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Empires of Vice

The Rise of Opium Prohibition across Southeast Asia

Diana S. Kim

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Geisteswissenschaften, Kunst, Musik / Geschichte


A history of opium's dramatic fall from favor in colonial Southeast Asia

During the late nineteenth century, opium was integral to European colonial rule in Southeast Asia. The taxation of opium was a major source of revenue for British and French colonizers, who also derived moral authority from imposing a tax on a peculiar vice of their non-European subjects. Yet between the 1890s and the 1940s, colonial states began to ban opium, upsetting the very foundations of overseas rule—how did this happen? Empires of Vice traces the history of this dramatic reversal, revealing the colonial legacies that set the stage for the region's drug problems today.

Diana Kim challenges the conventional wisdom about opium prohibition—that it came about because doctors awoke to the dangers of drug addiction or that it was a response to moral crusaders—uncovering a more complex story deep within the colonial bureaucracy. Drawing on a wealth of archival evidence across Southeast Asia and Europe, she shows how prohibition was made possible by the pivotal contributions of seemingly weak bureaucratic officials. Comparing British and French experiences across today's Burma, Cambodia, Laos, Malaysia, Singapore, and Vietnam, Kim examines how the everyday work of local administrators delegitimized the taxing of opium, which in turn made major anti-opium reforms possible.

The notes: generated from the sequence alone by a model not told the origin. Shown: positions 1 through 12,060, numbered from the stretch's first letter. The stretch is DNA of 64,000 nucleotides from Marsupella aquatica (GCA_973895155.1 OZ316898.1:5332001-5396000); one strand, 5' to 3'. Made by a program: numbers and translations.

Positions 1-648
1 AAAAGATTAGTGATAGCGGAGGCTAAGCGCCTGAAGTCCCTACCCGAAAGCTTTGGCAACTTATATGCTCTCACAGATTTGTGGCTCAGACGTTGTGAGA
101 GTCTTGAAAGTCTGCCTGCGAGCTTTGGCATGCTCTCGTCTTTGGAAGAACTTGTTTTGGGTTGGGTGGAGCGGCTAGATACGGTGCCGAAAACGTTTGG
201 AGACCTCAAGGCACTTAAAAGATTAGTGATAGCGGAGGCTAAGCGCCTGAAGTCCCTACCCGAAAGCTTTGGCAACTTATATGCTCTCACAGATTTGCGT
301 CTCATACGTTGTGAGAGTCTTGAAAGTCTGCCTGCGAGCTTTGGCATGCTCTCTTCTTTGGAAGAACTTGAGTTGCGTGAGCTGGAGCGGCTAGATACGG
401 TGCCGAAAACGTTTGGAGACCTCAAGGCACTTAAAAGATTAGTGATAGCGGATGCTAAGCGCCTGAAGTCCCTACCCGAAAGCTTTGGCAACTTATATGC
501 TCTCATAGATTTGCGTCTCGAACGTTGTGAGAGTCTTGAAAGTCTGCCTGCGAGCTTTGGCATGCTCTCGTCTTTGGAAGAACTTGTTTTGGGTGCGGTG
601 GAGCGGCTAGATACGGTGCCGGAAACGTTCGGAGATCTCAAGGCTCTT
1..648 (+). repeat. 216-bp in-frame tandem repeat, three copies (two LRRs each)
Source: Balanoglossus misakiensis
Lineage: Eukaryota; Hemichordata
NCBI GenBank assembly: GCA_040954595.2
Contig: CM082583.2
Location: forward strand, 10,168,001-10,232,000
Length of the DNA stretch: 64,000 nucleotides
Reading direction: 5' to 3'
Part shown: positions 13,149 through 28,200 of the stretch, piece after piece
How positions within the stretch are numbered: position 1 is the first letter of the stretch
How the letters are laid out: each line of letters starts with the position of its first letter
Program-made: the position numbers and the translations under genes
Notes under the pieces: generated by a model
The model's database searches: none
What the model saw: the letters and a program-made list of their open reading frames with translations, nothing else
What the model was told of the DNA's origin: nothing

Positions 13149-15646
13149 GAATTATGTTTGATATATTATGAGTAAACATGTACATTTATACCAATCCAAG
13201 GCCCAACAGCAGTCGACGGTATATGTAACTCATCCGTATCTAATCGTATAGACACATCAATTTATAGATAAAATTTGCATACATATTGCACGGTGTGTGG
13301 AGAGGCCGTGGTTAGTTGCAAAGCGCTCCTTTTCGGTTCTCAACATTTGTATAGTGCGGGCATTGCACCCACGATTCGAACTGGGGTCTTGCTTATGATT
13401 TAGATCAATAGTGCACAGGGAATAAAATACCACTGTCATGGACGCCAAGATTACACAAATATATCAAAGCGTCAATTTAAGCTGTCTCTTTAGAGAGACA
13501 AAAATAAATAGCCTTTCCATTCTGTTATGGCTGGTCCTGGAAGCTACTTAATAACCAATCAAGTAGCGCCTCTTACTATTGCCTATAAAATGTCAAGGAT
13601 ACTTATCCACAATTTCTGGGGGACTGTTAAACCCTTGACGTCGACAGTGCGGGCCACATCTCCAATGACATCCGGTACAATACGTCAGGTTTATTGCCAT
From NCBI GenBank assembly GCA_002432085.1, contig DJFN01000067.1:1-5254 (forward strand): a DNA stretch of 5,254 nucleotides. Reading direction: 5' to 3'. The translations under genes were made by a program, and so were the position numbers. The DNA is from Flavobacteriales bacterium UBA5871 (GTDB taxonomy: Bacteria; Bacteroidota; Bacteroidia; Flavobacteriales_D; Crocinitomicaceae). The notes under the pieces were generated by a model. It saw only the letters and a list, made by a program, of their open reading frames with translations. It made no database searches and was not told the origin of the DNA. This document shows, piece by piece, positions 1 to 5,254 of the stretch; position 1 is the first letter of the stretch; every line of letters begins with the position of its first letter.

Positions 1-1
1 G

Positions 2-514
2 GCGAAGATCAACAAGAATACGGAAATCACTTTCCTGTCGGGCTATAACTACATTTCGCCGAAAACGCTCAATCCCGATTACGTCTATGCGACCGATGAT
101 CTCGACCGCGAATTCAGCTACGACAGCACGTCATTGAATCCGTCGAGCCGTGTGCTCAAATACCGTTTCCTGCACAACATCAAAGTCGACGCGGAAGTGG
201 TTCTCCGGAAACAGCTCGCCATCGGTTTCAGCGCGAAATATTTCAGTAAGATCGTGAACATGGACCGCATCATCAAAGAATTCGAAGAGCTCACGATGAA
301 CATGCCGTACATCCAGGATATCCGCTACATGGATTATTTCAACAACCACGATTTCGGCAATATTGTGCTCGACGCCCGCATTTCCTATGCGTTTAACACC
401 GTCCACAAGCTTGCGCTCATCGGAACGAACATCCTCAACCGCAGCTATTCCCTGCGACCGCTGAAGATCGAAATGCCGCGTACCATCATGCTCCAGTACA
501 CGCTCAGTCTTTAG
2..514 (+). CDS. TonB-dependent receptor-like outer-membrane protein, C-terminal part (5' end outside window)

Empires of Vice reveals the inner life of colonial bureaucracy, illuminating how European rulers reconfigured their opium-entangled foundations of governance and shaped Southeast Asia's political economy of illicit drugs and the punitive state.

Weitere Titel von diesem Autor



Indigenous peoples, Jurisdiction, Cholera, Red meat, Economy, Annexation, Economic development, Prohibition of drugs, Morality, Skepticism, Indochina, Purchasing, Laos, Social science, Welfare, Competition, Illegal drug trade, Politician, The Other Hand, Government of India, Shortage, Political science, World War I, Political economy, State actor, Stimulant, Vested interest (communication theory), Dutch East Indies, Governance, Opium, French Indochina, Area studies, Imperialism, Ambivalence, Prohibition, Yunnan, Debt, Shan States, Straits Settlements, Economics, Politics, Recession, Regime, Criticism, Heroin, Smuggling, China, Criminalization, Informant, Colonial Office, Wealth, Consideration, Southeast Asia, Currency, Indirect tax, Commodity, Capitalism, Corruption, Bankruptcy, Great power, Hmong people, World War II, Sensibility, Institution, Regulatory reform, Laborer, Activism, British Empire, British Overseas Territories, Colonialism, Narrative, Cambodia, Bureaucrat, Tax, Prostitution, Mixed economy, Ruler, Dysentery, Crown colony, British Malaya, Jeremy Adelman, Tax revenue, Bureaucracy, French nationality law, Myanmar, Opium pipe, Opium den, Legitimacy (political), Second Opium War, Crime, Pelletier, Precedent, British rule in Burma, Lower Burma, Federated Malay States, Cochinchina, Demoralization (warfare), Vulnerability, Jews, Infrastructure